Liverpool University Knot Theory Group
Programs and Procedures
Copies of the following programs and procedures can be downloaded for compilation
on your own machine.
Some basic descriptions and instructions are attached.
Queries can be sent by email to morton@liv.ac.uk.
This list can be found at URL http://www.liv.ac.uk/~su14/knotprogs.html
or by following links from http://www.liv.ac.uk/maths/
See also the
list of publications of the
Liverpool Knot Theory group, where PostScript copies of some recent preprints
can be found.
There are at present four programs, each calculating some invariant
from a closed braid presentation. In each case the major constraint is
the number of braid strings; the growth of calculation time with the number
of crossings is roughly quadratic, and so typically it is not difficult
to deal with braids having about 100 crossings.
Three of the programs are in Pascal. In each case the input required
is the braid in terms of standard generators, with no separators, for example
1232231.
The three programs are

br9z.p
This is
the original Homfly program (written by Short and Morton in 1985) using
the Hecke algebra directly . The output here is the Homfly polynomial,
as a matrix of coefficients, and also calculations of Alexander, Conway
and Jones derived from it. It will deal with up to 9string braids, and
you can alter the number of strings within a session. If you have a more
powerful machine or more storage you could try to make it work with 10
strings by altering a couple of the initial constants before recompiling.
The program itself handles the polynomial coefficients of an element of
the Hecke algebra by means of pointers, so as to avoid committing space
unnecessarily in advance of the calculation.
A C++ version of the basic Homfly program is also available.
This is homfly.cpp
which works for up to 10 strings.

jones12.p
This program (by Morton, 1994) calculates the Jones polynomial alone
for a braid on up to 12 strings. The last two generators are input as a
and b respectively, but otherwise as for the first program. It is based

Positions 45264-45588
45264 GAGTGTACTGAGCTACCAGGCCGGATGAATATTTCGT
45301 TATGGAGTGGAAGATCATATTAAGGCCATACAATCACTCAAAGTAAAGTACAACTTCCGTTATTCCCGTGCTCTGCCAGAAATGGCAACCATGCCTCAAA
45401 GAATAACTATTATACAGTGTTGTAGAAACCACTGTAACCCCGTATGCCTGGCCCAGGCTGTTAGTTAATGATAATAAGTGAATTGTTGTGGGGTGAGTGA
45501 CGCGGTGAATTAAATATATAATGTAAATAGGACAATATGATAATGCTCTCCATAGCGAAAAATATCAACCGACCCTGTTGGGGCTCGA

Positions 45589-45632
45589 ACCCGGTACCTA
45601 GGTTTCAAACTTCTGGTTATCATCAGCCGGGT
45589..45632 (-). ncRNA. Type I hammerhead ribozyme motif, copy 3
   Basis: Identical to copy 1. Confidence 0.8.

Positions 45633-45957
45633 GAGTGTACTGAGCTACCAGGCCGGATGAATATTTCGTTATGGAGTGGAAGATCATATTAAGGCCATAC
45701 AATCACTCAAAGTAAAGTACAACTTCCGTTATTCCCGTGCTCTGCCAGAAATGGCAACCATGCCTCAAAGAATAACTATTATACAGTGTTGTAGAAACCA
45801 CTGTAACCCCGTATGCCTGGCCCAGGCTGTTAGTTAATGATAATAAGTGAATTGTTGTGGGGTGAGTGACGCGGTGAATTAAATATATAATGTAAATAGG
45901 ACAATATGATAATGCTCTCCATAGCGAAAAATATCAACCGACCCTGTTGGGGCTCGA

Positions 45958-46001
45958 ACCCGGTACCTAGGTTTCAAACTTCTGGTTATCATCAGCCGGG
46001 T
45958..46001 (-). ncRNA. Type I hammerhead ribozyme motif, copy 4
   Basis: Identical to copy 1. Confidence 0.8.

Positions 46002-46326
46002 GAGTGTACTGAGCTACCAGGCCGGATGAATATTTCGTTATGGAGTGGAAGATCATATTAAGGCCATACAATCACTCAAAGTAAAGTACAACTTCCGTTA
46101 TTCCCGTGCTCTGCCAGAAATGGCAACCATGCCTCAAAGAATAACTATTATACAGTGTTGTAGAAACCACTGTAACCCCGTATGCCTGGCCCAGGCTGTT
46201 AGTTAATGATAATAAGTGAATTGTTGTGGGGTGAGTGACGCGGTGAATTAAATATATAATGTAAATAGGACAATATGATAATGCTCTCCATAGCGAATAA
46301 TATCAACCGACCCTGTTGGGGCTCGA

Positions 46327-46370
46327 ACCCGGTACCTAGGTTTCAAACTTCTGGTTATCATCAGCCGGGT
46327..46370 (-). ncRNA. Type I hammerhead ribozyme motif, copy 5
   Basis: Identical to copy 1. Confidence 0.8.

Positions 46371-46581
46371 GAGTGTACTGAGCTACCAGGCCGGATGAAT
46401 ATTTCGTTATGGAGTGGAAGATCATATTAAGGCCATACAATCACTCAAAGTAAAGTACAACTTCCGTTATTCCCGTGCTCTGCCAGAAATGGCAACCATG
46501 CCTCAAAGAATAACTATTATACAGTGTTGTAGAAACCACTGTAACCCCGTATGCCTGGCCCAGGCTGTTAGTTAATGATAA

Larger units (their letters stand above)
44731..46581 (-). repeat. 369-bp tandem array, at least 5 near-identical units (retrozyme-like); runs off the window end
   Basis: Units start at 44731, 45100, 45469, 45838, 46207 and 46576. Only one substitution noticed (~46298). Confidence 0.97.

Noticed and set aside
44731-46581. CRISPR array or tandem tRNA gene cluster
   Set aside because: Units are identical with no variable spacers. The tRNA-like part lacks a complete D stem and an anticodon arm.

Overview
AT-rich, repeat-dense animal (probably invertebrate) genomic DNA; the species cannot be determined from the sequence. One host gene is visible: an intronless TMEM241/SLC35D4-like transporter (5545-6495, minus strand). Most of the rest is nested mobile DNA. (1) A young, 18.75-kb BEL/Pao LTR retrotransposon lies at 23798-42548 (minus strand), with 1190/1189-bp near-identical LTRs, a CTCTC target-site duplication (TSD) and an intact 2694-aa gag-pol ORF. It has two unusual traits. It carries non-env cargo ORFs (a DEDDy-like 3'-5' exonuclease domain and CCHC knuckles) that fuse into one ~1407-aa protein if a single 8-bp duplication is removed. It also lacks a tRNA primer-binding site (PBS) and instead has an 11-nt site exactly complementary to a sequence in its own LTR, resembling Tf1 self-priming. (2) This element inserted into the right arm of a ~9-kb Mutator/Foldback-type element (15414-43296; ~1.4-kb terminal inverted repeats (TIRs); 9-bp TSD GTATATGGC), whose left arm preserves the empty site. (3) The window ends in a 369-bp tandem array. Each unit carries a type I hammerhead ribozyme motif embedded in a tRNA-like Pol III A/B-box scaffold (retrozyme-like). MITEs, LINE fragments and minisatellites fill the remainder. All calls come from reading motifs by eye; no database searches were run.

on the fundamental quantum group representation of the braid on a vector
space of dimension 2^n, and calculates the contribution of each basis vector
to the weighted trace of the representing endomorphism. As feedback it
tells you how far through the calculation it is by noting which of the
2^n rows it is currently calculating (in groups of 10). Again this program
works on pointers to hold the entries. Its output is the Jones polynomial
multiplied by the factor s+s^(1), and it is written in a form suitable
for copying into Maple if you want to process it further.

br9vas.p
This program was developed by Morton in 1994 from the Hecke algebra
program, and again deals with the Homfly polynomial, but makes use of the
fact that the calculations mainly use the variable z and involve v by means
of u = (1v^2)/z, to write the Homfly polynomial as a power of v multiplied
by a genuine polynomial in z and u. It is easy to identify the contribution
to Vassiliev invariants up to a given degree, and to truncate the calculations
so as to retain only this information. The output of the program is then
a polynomial in u and z of restricted degree in z, depending on the degree
of Vassiliev invariant required. The coefficients of powers of z, which
are functions of u, are Vassiliev invariants of the type wanted, and are
properly normalised once the polynomial is multiplied by the power of v
(=(1uz)^(1/2)) which is specified in the output.
For many purposes it is not necessary to multiply by this power series,
but the polynomial in u and z is written so as to make it easy to read
into Maple. Other natural changes of the output involve the substitutions
v=s^N, z=ss^(1), with s=exp(h/2). This gives a power series in h whose
coefficients are polynomials in N, and tallies with the invariant from
the fundamental representation of quantum sl(N). Putting N=0 gives the
Alexander polynomial, N=1 gives a constant, and N=2 gives the Jones polynomial
(with t=exp(h)).
The program itself deals with up to 9string braids, but it allows the
extra feature of closing off some strings of the braid before putting in
a further 9braid, and it thus allows the composition of two tangles based
on partial closures of 9braids. It was originally developed to help with
calculations of parallels of mutants.
In this program polynomials are stored in arrays rather than in terms
of pointers.
The three Pascal files need to be compiled before use. Via unix this
might simply need the instruction
pc o homfly br9z.p to compile the first program (assuming
it is in your files as br9z.p) and to save the compiled version
as an executable file called homfly.
I have done this successfully on both a Sun and a Silicon Graphics
machine. In the case of program 3, you may need to include the option casesense
in the compilation instructions, as there are both upper and lower case
variable names used in it.
The last of the programs is a Maple procedure

multiburau.maple.
This program, written by Morton and Hodgson in 1995,
will calculate the multivariable Alexander polynomial of a closed braid.
It also calculates the polynomial
for the closed braid and axis.
It needs to be read in to a Maple session,
and used, for example for the figureeight knot, by typing
braid(3,1,2,1,2);
where the first entry is the number of braid strings, followed by the
braid word with commas as separators. There are some comments at the beginning
of the file to advise you of its use.
(The program has been amended slightly in 1999 to distinguish reliably between a knot and a link.)
H.R.Morton
Dept. of Mathematical Sciences
University of Liverpool
Peach Street
LIVERPOOL L69 7ZL